If anything can even come close to the remains of human bones in terms of testifying to the suffering of people in the encircled enclave of Srebrenica before and during the genocide in July 1995, then it is their footwear. Items of clothing strewn across individual and mass graves in eastern Bosnia and Herzegovina reveal two important things from those times of horror: first, where their owners made their final steps; and second, the meagre and ill-suited footwear testifies to the protracted and almost complete absence of any broader social empathy for the people in the “soft belly” of lavish Europe.
In its full capacity, unrestrained, unimpeded by anyone, the Army of Republika Srpska turned the once peaceful lives of the local Bosniaks into their worst nightmare. Any new idea about how to add to their pain was welcomed.
Symbolically, like a dark foreboding, the Army of Republika Srpska maintained strict control of the humanitarian convoys coming into the town under United Nations protection. The army kept the town of Srebrenica under a strong, almost four-year-long siege before it finally fell, letting little else pass inside except for the so-called ‘mrtvare’ and other worthless things. That is what the people of Srebrenica called them, because they believed that the footwear sent to them by The UN Refugee Agency (UNHCR) were actually used in the West to bury the dead.
In Srebrenica, however, they no longer had any other choice, and whatever they may have felt about the aid that was coming in, they were compelled to make do. Their old, worn-out and tattered footwear had been exhausted for the second time, after the first round of mending. It was so worn-out, in fact, that today it can only evoke memories of people who wore these shoes in the most fateful moment of their lives.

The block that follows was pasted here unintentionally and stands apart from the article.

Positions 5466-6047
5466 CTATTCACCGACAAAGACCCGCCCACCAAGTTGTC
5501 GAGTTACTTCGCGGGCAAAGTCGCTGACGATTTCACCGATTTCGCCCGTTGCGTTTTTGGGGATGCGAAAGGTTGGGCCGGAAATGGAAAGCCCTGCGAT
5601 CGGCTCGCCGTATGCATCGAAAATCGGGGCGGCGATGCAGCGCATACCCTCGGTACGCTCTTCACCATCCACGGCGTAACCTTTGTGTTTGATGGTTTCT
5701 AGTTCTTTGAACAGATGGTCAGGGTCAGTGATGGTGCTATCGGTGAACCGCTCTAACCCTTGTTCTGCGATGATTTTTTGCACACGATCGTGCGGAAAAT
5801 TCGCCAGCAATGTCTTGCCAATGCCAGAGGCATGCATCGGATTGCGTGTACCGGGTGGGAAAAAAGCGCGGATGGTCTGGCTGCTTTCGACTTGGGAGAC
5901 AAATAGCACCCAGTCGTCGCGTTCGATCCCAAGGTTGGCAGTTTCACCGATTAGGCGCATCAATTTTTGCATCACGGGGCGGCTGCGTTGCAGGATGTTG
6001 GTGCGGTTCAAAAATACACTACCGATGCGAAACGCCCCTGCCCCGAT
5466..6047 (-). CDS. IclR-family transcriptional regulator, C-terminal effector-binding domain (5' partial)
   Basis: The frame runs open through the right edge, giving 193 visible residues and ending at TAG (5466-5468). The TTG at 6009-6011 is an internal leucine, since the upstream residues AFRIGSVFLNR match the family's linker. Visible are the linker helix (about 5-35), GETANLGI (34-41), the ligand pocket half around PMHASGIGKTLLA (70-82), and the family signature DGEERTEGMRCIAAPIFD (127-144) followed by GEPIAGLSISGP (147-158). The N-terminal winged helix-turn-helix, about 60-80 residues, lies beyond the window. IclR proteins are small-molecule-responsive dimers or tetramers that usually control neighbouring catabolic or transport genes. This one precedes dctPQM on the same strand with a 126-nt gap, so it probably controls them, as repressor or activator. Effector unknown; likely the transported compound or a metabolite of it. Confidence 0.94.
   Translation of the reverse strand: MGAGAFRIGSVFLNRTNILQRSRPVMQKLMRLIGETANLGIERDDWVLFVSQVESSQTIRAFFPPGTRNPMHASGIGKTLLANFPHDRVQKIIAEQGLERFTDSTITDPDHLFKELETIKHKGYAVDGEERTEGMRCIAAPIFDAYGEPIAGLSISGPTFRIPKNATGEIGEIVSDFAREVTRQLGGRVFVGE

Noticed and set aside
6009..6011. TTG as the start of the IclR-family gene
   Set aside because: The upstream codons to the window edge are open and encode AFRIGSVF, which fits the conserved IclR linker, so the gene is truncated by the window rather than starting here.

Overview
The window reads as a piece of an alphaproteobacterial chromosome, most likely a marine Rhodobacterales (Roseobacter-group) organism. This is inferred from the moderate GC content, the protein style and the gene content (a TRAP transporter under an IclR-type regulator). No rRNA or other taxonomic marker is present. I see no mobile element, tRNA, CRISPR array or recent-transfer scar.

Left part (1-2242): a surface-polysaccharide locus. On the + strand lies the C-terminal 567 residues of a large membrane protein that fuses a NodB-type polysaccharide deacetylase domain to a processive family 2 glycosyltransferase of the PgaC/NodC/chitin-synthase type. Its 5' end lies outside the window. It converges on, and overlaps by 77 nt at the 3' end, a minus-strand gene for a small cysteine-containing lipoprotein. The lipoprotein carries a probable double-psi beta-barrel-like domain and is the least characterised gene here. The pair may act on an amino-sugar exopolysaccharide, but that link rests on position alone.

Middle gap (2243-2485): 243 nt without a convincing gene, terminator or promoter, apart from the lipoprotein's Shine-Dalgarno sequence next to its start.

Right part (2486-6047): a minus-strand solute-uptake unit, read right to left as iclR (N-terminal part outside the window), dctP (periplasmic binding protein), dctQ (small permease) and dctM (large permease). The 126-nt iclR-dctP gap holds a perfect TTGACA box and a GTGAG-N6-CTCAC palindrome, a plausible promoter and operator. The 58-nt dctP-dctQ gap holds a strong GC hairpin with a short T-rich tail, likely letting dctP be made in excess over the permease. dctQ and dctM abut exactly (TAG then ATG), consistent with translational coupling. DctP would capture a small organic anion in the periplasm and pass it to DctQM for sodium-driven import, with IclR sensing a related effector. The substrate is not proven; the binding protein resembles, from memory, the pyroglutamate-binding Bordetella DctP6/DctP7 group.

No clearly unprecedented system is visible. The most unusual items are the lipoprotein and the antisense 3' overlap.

The corpse shoes were new and came in two colours – black and beige – but they were of poor quality. They would fall apart after just a few kilometres or a couple of rainy days, which had always been common in Bosnia, especially in the spring and autumn. The soles were somewhat better, but the topline was very sensitive. To extend their usage, their owners would hem the tops of the shoes with tent canvas. Thus reworked, the shoes were neither better looking nor more comfortable; they still let in water, but at least the lifespan of their unworthy role was extended.
Many of the men and boys who set off in July 1995 on an uncertain endeavour to break out of the siege through the woods, towards Tuzla, were wearing these corpse shoes. Many of them will remain lying in the woods together with their worn-out and ill-omened shoes bearing final testimony to life and death. A life that in its final moments became agony. These shoes that came in from the “wide world out there”, intended to ease the life of people caught in the enclave, became the last and only memento, sometimes even the item by which the victim would be identified. Today, so many years after the genocide, they whisper hundreds, perhaps thousands of silenced stories, and just one glance at the remains of what once could be called footwear leaves no doubt as to the scope of the atrocity.
As if by some cruel twist of fate, all that remained of many Srebrenica victims killed in the genocide were their bones and these shoes, both strewn along the “paths to salvation” running from Srebrenica towards Tuzla and Kladanj.
The museum collection at the Srebrenica Memorial Centre in Potočari includes dozens of shoes found on the paths taken by columns of people on the Death March, or in shelters where people hid while the Army of Republika Srpska conducted mass executions. Among the recovered footwear, there are many pairs of children’s shoes.
That is why the shoes shown in the photographs of the award-winning photographer Armin Durgut are not just shoes, for they never were; they are in many ways invaluable artefacts. They are the last witnesses of a crime that may be left unpunished. If these shoes are reminders of the defeat of civilisation, in one time and place, then even more so, they are objects of warning.